Here are some other items you might be offered on a cruise from any operator. You may have your own mini-bar with drinks, filtered water and snacks. Binoculars may be provided, a coffee maker and a luxury blanket for evenings on your veranda. You may have a king size bed and there will most probably be a 24-hour room service. Robes, slippers, toiletries and hair dryer are essential comforts and possibly a large flat-screen interactive television and movies on demand. You may have your own security safe, and the convenience of direct dial satellite phone service and Wifi. Free laundry and drying cleaning service are helpful, as well as shoe shine and pressing. Your entertainment and wellbeing are catered for by the library, theatre with bands or cabaret, cinema, whirlpool* spa, sports arena, gym and fitness facilities, promenade and lido decks, multi-deck atrium or winter garden, hydro-therapy pool, salon*, shops and boutiques. Age-specific children’s programmes will keep the kids happily occupied in a safe environment, and a night nursery caters for younger children. Your package may include a bottle of champagne to welcome you aboard and priority reservations for shore excursions.
* "whirlpool" Intervening dash vowel in third place, struck through the end of the PL stroke
* "salon" Insert the dash vowel in this and in "saloon" which have similar meanings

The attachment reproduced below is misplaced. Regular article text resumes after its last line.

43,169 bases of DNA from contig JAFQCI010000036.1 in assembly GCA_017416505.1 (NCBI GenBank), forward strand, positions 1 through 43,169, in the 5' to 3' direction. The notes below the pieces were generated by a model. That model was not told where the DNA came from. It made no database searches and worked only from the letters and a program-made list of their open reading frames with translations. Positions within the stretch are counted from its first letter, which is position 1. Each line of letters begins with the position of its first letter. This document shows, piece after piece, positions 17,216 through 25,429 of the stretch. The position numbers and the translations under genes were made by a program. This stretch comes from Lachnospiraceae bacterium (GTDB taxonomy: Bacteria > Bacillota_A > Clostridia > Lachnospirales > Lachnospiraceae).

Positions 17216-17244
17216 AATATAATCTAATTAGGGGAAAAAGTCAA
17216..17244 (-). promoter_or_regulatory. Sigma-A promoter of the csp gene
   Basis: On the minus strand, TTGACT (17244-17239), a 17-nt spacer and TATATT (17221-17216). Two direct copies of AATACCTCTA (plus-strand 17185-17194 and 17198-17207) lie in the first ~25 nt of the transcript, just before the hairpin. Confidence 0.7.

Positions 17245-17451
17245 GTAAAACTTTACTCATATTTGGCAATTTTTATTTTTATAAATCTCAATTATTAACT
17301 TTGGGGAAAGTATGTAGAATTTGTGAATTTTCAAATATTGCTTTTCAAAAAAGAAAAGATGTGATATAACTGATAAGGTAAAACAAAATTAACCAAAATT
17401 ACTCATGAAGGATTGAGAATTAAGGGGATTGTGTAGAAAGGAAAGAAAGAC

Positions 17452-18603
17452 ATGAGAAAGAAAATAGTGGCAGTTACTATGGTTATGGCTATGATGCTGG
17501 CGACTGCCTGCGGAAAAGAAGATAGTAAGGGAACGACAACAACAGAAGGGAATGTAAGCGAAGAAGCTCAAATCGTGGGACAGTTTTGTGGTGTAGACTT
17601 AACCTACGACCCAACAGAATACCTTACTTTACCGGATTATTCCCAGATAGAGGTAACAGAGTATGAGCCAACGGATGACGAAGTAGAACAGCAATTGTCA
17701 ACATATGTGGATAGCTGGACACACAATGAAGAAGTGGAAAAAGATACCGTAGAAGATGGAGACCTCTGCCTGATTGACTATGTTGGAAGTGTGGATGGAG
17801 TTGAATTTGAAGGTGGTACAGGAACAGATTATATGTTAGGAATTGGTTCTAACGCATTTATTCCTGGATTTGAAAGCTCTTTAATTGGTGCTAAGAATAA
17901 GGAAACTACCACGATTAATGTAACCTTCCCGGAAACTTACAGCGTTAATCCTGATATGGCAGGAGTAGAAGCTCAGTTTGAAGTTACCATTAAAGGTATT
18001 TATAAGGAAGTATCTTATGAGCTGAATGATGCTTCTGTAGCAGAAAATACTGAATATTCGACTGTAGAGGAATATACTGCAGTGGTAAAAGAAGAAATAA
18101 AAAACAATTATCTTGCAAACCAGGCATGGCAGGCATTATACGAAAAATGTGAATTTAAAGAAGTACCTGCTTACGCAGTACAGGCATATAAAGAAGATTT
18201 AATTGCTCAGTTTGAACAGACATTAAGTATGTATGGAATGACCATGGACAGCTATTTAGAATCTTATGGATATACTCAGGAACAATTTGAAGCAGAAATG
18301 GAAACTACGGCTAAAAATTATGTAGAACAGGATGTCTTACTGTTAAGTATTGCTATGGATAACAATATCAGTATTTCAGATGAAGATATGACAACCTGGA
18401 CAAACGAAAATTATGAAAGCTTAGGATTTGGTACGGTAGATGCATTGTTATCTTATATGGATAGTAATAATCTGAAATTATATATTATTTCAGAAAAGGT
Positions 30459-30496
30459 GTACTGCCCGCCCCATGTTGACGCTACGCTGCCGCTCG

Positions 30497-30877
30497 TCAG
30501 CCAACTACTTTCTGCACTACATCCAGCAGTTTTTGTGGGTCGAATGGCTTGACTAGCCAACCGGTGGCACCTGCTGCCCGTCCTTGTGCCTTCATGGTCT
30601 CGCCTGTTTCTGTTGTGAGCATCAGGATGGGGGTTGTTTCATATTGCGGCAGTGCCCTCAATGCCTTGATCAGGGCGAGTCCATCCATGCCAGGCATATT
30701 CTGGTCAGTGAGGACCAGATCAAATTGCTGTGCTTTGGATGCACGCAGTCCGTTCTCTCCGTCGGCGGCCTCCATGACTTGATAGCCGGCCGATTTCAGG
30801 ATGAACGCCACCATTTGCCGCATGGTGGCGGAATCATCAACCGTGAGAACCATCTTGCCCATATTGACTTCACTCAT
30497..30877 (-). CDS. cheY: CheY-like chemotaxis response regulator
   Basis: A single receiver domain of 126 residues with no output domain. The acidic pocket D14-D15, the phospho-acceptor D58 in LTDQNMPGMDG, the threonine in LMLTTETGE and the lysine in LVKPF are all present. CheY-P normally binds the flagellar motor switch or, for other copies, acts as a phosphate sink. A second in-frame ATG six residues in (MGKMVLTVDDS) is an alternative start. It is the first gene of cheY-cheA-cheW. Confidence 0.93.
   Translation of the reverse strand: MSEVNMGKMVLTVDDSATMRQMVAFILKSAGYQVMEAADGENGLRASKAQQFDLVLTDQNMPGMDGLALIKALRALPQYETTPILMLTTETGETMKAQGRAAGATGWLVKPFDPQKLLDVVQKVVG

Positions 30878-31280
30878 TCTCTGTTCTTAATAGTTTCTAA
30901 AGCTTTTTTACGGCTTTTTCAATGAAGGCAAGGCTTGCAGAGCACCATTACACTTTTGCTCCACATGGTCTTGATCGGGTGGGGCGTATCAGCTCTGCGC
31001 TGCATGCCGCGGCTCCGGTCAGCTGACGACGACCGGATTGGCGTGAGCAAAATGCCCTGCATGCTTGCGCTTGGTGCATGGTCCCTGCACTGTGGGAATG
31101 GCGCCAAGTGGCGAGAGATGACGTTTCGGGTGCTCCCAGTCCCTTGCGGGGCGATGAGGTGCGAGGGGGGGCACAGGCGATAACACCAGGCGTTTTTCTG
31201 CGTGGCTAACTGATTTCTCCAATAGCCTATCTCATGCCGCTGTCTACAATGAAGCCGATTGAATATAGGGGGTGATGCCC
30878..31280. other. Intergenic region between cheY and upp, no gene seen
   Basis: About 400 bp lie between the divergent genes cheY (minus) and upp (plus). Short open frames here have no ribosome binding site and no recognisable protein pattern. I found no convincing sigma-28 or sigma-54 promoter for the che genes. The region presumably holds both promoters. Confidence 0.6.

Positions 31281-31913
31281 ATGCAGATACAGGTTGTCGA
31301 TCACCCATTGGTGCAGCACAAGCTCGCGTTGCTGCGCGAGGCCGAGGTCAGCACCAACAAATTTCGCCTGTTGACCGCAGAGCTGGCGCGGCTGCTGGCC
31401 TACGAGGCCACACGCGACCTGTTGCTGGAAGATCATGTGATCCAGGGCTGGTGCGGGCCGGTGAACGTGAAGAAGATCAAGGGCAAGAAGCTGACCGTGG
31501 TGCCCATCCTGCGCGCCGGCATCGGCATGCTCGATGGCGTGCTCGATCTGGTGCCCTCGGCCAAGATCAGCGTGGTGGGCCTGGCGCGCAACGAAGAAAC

Now that you have a selection of cruising holiday vocabulary and practice with numbers, all that remains to do is to make sure you have packed a few shorthand notebooks and pencils, so that you can lie on the lounger beside the pool, or relax in one of the living rooms, visualising in shorthand snatches of nearby conversations, and writing down any outline that did not come to mind quickly enough. But best of all, you are in the enviable position of being able to write a complete journal of your travels, if not on a cruise like this then just a trip to a nearby place of interest at home, without taking up precious vacation time in slow and laborious longhand. Afterwards, the individual pages of shorthand can be scanned and collated with your digital photos into a unique scrapbook slideshow that will be both a pleasant reminder of happy times and also a revision resource that is a little more interesting than the normal dry passages in the book. You can even work in some transcription practice by typing in captions so that you can share the finished effort with your friends. (1066 words)